The nervous system is undoubtedly complex and susceptible to a wide range of ailments and diseases. What is equally true, and perhaps even more impressive, is the effect that all the other systems of the body, their diseases, and the treatments of those diseases can have on the nervous system. Delving into the neurologic complications of systemic disease is a book in itself, and in fact, there are several available. This chapter is going to provide a framework (and a few examples) of how to think about whether a systemic process, including the treatments, can affect the nervous system.
One way to think about neurologic complications of systemic disease is to think of the different systems in the body that get diseased. Those systems include, but are not limited to, the cardiac, vascular, pulmonary/respiratory, gastrointestinal, renal, urologic, skeletal, hematologic, endocrine, dermatologic, and reproductive systems. Now think about the diseases of those systems. That gets overwhelming very quickly. To add to that burden, think of the treatments for those diseases. That is a bit more than the mind can handle. Now try to list and prioritize which systems and diseases are the most important in causing neurologic complications. Are those the only ones that need to be learned about? Of course not! An alternate, and maybe simplified, way to think about how the nervous system is affected by systemic disease is to think about the ways the nervous system can be affected. By thinking this way, one can give anticipatory guidance about systemic diseases and treatments. It also allows for quicker identification of the cause of symptoms and the resolution of symptoms.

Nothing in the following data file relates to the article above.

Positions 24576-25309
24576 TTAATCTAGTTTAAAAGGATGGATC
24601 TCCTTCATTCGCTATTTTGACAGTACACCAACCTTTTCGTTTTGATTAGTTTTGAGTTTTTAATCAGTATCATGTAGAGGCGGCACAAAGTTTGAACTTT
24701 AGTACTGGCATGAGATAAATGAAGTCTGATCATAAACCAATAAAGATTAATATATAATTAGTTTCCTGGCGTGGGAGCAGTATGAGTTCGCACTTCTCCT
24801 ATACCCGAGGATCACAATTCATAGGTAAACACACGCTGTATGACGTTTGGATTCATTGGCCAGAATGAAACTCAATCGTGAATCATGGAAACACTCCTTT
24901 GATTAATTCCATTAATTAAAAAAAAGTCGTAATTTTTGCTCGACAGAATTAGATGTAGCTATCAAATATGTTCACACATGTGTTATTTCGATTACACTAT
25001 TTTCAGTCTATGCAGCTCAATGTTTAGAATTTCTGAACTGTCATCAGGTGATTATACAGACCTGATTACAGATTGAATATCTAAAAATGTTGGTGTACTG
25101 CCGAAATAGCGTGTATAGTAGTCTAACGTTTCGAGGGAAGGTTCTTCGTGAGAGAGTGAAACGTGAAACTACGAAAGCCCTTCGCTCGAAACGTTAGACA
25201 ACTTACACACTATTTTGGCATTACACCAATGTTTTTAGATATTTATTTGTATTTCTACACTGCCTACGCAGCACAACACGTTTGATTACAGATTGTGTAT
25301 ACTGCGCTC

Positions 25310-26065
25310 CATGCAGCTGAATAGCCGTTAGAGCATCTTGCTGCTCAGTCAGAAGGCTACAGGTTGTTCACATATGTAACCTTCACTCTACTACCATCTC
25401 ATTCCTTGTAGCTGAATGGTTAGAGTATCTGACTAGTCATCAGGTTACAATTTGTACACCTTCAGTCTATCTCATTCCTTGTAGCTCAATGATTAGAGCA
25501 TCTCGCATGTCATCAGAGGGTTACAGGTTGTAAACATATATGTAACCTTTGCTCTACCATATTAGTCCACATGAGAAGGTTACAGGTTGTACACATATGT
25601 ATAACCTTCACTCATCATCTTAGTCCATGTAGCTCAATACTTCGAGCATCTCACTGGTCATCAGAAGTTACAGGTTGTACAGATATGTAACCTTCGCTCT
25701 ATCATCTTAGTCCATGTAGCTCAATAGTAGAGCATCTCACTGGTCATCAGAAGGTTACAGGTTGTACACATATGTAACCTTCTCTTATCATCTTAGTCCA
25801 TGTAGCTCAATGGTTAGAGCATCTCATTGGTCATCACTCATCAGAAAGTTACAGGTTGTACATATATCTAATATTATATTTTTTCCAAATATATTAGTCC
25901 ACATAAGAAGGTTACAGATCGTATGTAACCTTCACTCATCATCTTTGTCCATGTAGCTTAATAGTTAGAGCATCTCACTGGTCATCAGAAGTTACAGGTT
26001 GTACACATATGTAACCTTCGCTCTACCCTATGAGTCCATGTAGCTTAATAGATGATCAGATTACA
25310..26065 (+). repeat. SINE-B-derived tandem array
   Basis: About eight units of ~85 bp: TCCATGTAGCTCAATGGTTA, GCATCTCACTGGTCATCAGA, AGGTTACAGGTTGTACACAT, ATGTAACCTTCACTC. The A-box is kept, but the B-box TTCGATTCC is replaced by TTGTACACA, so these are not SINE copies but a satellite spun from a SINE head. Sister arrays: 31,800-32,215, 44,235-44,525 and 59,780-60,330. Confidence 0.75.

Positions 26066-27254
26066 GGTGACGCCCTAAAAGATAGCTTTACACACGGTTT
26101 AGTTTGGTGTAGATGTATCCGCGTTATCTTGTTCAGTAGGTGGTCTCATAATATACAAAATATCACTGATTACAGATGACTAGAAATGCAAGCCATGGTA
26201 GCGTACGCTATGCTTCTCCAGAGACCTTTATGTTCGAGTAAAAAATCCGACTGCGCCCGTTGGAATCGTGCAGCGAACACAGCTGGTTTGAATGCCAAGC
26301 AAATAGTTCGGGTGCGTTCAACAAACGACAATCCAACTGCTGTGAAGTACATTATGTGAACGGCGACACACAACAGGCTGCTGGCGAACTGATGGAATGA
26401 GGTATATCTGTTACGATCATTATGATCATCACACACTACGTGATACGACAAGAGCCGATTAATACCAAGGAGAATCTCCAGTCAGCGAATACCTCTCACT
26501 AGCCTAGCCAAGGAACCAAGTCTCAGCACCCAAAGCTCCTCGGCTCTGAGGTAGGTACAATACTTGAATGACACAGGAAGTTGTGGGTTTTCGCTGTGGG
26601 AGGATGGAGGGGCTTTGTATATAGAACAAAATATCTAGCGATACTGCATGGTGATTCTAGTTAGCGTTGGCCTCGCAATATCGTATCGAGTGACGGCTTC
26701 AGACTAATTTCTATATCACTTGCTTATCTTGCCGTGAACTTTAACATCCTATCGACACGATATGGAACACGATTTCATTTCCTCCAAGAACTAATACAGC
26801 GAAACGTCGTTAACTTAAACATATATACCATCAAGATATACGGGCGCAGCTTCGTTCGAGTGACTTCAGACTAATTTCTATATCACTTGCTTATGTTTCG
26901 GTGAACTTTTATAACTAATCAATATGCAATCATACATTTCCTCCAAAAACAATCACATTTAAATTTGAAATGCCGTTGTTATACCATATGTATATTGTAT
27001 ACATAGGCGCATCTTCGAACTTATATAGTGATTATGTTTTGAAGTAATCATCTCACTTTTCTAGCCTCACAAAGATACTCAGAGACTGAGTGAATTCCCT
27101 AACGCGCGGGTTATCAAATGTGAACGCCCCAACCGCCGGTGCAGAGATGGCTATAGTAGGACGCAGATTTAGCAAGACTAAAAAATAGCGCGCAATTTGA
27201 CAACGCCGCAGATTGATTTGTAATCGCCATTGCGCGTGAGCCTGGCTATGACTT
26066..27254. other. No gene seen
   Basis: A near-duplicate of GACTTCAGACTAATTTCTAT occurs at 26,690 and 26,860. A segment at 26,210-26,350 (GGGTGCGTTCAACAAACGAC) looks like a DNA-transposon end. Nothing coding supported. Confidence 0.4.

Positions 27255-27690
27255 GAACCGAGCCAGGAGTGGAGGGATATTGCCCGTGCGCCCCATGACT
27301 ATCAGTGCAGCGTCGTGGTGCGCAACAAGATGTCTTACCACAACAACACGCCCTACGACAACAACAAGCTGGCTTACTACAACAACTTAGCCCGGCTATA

The acronym VITAMINS, which has variations, is used to think of the differential diagnoses of the nervous system. It can also be used to think of the different ways the nervous system can be affected by systemic disease. Admittedly, thinking this way can lead to much overlap of categories; however, that is preferred to missing a complication.
|V ||Vascular – intracranial and extracranial |
|I ||Infectious/inflammatory |
|T ||Trauma/toxin |
|A ||Autoimmune/allergic |
|M ||Metabolic |
|I ||Inflammatory/ingestion/iatrogenic |
|N ||Neoplasm |
|S ||Structural |
It is important to remember that vascular system causes of neurologic symptoms can come from the heart, intracranial vessels, extracranial vessels, large vessels, small vessels, arteries, and veins. The most obvious primary vascular nervous system disease is related to the larger intracranial vessels and results in ischemia or hemorrhagic strokes. When discussing pediatric complications of systemic disease, it is typically not the larger intracranial vessels that are the problem. Common conditions that lead to nervous system complications from systemic disease arise from the heart (congenital defects of valves; abnormal chambers; abnormal or defective septae; pulmonary vasculature anomalies; and smaller vascular anomalies as seen in moyamoya, cavernomas, arteriovenous malformations, and angiomas). Those can be conditions in of ...